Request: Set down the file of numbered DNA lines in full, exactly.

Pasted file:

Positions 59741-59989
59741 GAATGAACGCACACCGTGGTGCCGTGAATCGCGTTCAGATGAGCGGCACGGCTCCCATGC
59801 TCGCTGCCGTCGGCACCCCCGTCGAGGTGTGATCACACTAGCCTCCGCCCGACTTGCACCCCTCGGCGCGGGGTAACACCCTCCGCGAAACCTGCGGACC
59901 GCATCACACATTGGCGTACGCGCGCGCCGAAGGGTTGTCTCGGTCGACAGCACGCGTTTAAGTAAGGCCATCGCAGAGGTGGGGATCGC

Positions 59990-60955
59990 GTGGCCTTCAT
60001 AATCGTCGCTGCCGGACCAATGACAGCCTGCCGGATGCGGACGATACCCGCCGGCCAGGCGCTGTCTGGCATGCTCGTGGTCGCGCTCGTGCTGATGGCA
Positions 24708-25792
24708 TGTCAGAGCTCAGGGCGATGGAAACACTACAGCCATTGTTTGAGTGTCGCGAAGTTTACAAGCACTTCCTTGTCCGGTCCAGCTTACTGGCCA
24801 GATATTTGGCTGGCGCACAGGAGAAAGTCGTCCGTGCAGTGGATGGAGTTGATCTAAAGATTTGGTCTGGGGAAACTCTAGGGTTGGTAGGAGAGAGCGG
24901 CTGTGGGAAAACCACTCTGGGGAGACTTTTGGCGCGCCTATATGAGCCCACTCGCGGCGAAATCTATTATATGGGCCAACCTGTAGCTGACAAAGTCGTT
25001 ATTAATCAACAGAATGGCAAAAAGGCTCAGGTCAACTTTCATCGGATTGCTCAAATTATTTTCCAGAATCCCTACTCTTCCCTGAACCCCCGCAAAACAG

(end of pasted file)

Positions 59741-59989
59741 GAATGAACGCACACCGTGGTGCCGTGAATCGCGTTCAGATGAGCGGCACGGCTCCCATGC
59801 TCGCTGCCGTCGGCACCCCCGTCGAGGTGTGATCACACTAGCCTCCGCCCGACTTGCACCCCTCGGCGCGGGGTAACACCCTCCGCGAAACCTGCGGACC
59901 GCATCACACATTGGCGTACGCGCGCGCCGAAGGGTTGTCTCGGTCGACAGCACGCGTTTAAGTAAGGCCATCGCAGAGGTGGGGATCGC

Positions 59990-60955
59990 GTGGCCTTCAT
60001 AATCGTCGCTGCCGGACCAATGACAGCCTGCCGGATGCGGACGATACCCGCCGGCCAGGCGCTGTCTGGCATGCTCGTGGTCGCGCTCGTGCTGATGGCA
Positions 24708-25792
24708 TGTCAGAGCTCAGGGCGATGGAAACACTACAGCCATTGTTTGAGTGTCGCGAAGTTTACAAGCACTTCCTTGTCCGGTCCAGCTTACTGGCCA
24801 GATATTTGGCTGGCGCACAGGAGAAAGTCGTCCGTGCAGTGGATGGAGTTGATCTAAAGATTTGGTCTGGGGAAACTCTAGGGTTGGTAGGAGAGAGCGG
24901 CTGTGGGAAAACCACTCTGGGGAGACTTTTGGCGCGCCTATATGAGCCCACTCGCGGCGAAATCTATTATATGGGCCAACCTGTAGCTGACAAAGTCGTT
25001 ATTAATCAACAGAATGGCAAAAAGGCTCAGGTCAACTTTCATCGGATTGCTCAAATTATTTTCCAGAATCCCTACTCTTCCCTGAACCCCCGCAAAACAG